- in areas where the levy is in force, applicants for planning permission should include a completed copy of the Additional CIL Information form with their application – this will help the collecting authority to calculate the amount payable
- where planning permission is granted for development by way of a general consent – such as via the General Permitted Development Order or through a Local Development Order, the developer or landowner submits a notice of chargeable development to the collecting authority (unless the development is less than 100 square metres, or the levy rate for the development is £zero per square metre)
- where planning permission is necessary, or permission is granted for development by way of a general consent, the collecting authority will expect the developer, landowner or another interested party to assume liability for the levy by submitting an assumption of liability form. It may speed up the process of issuing a liability notice if this form is submitted before planning permission is granted
- the collecting authority then issues a liability notice to the applicant, the developer, and whoever has assumed liability for the scheme, which sets out the charge due and details of the payment procedure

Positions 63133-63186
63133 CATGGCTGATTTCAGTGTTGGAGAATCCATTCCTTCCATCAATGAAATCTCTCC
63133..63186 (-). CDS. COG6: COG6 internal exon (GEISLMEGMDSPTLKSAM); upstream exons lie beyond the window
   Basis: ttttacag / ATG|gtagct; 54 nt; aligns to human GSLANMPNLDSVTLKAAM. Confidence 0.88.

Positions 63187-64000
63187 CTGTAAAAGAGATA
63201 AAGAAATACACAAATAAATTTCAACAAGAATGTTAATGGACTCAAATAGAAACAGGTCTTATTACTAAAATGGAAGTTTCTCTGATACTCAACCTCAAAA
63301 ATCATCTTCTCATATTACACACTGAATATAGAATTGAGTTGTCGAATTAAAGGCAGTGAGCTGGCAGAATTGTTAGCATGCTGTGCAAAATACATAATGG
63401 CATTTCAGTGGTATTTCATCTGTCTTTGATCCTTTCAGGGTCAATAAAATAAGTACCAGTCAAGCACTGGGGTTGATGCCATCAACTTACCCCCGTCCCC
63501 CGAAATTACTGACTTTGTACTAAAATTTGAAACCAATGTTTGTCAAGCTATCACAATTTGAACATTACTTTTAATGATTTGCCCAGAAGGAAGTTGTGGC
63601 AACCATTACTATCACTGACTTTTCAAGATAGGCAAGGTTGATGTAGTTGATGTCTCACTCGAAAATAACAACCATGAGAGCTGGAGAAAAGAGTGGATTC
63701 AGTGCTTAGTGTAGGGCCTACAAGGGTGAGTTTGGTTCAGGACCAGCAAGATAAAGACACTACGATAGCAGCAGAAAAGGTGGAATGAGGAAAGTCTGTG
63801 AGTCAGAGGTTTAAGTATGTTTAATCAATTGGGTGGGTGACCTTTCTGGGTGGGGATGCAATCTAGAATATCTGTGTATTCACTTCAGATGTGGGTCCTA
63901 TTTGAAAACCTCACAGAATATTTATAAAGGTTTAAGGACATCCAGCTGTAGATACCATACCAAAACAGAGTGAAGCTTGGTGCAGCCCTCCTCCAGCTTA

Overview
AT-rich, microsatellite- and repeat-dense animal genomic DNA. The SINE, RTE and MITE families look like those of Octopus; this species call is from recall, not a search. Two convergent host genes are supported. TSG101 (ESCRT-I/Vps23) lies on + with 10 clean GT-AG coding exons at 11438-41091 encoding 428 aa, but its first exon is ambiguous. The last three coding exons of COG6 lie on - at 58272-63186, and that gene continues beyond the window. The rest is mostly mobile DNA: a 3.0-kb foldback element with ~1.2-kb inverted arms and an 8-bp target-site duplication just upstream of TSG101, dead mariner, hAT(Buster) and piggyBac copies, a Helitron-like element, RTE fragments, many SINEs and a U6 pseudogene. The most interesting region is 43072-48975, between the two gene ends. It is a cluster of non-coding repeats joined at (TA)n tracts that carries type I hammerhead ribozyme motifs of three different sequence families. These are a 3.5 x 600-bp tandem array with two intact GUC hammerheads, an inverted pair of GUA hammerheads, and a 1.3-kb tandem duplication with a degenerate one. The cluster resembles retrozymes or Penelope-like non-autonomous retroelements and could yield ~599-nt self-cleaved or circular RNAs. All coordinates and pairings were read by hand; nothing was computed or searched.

- the relevant person(s) then submit a notice to the collecting authority setting out when development is going to start – a commencement notice
- the collecting authority issues a demand notice to the landowner, or whoever has assumed liability, setting out the payment due dates in line with the payment procedure
- on commencement of the development, the landowner, or whoever has assumed liability, should follow the payment procedure set out on the demand notice.
- the collecting authority must issue a receipt for each payment received, and transfer the funds to the charging authority (if that is a different body).
Anyone wishing to claim relief or an exemption from the levy should make sure that they submit their claim in good time. Most forms of relief or exemption must be claimed and approved prior to the commencement of development.